Written by Anselm Huppenbauer

The Tumen River forms the natural border between North Korea, China and Russia. Even though that swampy, sparsely populated area on either side of the river is a rather unlikely place for a site of regional integration, some remarkable developments can be observed over the years.

But first, what makes this area so interesting? Actors from all surrounding countries have been highlighting the immense potential of regional cooperation since 1991. This includes economic interests, which centre mostly around the advantages of creating a functioning transport link – between Japan and South Korea on one side and Northeast China, Russia and Mongolia (and via railway ultimately Europe) on the other – and also around the vast natural resource reserves in Mongolia, Russia, China and North Korea. Ice-free ports are also a matter of special interest, as Northeast China lacks access to the coastline by a mere 12 kilometers and functioning links by train, ship, and roads would significantly lower transportation costs. Moreover, political interests play a major role too, as regional tensions are strong. Regional cooperation could mitigate tensions around security issues and foster peace. This is especially relevant for contemporary South Korea, as any regional endeavor that includes North Korea forms a channel of dialogue and a possible area of leverage.

Thus, regional cooperation in the Tumen River area could unleash great economic and political benefits for the Northeast Asian countries, which is why various actors have also issued subsequent large-scale development plans. These range from former vice-general secretary of China’s Jilin Province Ding Shicheng’s dream of building a “second Hong Kong, Singapore or Rotterdam in the Small Golden Delta” in 1992, to Park Geun-Hye’s Eurasia Initiative in 2014, the China’s One-Road-One-Belt Initiative, to another Korean proposal to build an international city at the mouth of the Tumen River in 2014.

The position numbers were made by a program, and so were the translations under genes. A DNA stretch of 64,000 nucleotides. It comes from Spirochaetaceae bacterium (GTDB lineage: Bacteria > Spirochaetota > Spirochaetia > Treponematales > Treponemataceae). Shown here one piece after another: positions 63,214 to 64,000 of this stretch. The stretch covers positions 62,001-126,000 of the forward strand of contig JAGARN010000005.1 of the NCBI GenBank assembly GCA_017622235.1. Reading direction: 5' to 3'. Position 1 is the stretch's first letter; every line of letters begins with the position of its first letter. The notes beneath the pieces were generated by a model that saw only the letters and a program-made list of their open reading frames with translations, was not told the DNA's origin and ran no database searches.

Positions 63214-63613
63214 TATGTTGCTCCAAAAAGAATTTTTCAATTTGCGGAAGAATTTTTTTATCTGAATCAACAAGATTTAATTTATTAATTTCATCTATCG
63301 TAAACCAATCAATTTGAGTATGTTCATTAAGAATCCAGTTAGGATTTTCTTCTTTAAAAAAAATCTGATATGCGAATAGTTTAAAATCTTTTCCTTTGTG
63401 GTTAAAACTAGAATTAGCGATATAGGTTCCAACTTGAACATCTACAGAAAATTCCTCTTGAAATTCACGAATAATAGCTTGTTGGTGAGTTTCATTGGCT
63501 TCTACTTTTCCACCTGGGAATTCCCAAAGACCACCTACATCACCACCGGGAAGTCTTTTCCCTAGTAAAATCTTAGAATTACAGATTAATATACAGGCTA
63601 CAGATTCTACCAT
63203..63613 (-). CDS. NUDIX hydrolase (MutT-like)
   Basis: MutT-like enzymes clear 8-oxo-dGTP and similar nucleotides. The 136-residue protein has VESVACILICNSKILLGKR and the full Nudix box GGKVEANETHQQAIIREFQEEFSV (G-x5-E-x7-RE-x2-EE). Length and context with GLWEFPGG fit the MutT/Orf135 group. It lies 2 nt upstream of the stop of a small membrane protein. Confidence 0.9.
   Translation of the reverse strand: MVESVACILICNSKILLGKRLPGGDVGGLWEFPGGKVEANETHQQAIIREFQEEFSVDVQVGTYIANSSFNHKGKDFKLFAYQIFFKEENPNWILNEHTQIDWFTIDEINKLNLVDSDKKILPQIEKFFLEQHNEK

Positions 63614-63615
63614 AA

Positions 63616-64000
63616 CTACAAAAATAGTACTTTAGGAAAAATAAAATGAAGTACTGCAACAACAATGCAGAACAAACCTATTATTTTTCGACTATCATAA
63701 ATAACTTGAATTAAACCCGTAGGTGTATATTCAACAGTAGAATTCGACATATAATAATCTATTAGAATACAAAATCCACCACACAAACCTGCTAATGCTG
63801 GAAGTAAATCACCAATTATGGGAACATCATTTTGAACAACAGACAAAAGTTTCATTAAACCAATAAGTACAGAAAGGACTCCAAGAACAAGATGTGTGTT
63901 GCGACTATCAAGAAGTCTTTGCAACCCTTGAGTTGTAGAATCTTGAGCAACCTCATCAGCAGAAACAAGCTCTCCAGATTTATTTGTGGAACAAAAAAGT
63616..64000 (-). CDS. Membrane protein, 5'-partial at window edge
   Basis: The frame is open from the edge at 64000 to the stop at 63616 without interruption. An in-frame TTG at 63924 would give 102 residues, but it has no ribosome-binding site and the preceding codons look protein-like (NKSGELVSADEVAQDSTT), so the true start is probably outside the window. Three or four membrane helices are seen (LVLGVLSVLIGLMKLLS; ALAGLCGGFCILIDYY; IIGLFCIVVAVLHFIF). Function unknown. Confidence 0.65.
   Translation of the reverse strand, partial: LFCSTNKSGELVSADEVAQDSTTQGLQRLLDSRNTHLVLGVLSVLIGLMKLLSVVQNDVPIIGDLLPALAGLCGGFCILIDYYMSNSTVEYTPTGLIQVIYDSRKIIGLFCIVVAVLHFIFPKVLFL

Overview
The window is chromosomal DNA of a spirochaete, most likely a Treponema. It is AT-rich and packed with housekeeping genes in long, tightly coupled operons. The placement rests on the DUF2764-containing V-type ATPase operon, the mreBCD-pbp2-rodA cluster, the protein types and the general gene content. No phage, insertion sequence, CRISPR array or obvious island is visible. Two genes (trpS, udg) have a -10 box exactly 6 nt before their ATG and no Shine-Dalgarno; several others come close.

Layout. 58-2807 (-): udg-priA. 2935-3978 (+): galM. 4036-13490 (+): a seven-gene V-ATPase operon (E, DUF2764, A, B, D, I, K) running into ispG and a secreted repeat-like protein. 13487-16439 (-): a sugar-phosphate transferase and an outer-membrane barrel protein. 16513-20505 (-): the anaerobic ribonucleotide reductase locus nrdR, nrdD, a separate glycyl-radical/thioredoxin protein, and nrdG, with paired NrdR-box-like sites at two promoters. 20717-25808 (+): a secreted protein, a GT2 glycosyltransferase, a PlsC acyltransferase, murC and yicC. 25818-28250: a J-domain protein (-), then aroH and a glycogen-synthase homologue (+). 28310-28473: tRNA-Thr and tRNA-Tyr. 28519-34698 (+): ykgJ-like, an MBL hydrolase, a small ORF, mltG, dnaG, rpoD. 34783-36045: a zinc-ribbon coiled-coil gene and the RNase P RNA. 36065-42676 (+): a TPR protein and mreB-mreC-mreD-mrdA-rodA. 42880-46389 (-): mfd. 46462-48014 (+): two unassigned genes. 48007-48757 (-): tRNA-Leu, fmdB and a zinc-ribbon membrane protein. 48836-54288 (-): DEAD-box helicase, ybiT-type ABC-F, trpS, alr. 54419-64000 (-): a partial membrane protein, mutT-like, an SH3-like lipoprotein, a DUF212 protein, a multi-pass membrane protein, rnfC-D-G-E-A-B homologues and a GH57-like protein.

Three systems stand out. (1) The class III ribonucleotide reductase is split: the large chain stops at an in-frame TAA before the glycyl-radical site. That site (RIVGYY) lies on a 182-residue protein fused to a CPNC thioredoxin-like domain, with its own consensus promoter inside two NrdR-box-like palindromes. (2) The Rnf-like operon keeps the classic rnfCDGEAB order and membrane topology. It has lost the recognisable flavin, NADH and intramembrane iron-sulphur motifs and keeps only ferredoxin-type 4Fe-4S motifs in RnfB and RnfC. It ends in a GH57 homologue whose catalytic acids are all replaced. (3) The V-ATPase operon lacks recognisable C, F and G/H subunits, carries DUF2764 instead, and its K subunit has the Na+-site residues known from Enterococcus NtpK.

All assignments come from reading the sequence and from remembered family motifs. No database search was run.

Even though many of these plans remained paper tigers as of 2017, the Tumen River region has changed considerably in terms of regional integration, especially between 2009 and 2015. Three observations indicate this:

1) The Tumen River region forms the core of the Greater Tumen Initiative (GTI), Northeast Asia’s only “intergovernmental cooperation mechanism” with China, Russia, South Korea and Mongolia as its members. Although its predecessor TRADP (Tumen River Area Development Program) was not very successful according to most observers, things changed after it was relabeled and reorganized as GTI in 2005. Since 2009, multilateral forums have been regularly held in 6 priority sectors (transport, trade and investment, tourism, agriculture, energy and environment), various suborganizations (most importantly, the Northeast Asia Export Import Bank Association as a possible financing source) have been created, and various research and networking projects have been implemented.

2) Other multilateral initiatives focus on the development of the Tumen Region, including those launched by China and Russia. Most notably, China’s Changjitu-project of 2009 (as a pilot project of its “Revive the Northeast” strategy, 振兴东北) and Russia’s 2013 “Program for the Socio-economic development of the Far East and Baikal.” While project implementation appears to be stagnant on the Russian side, the Changjitu project has already yielded considerable tangible results in terms of “hard” projects. According to the author’s data, at least 13 large-scale road, railway and shipping lane projects were  completed between 2009 and 2015. Thus, along the “Greater Tumen Corridors,” originally devised through the GTI, a large number of physical links have been created. Even if they don’t carry the label of GTI anymore – but rather “Chinese” labels, as they serve “Chinese” national goals – these links cross national borders many times.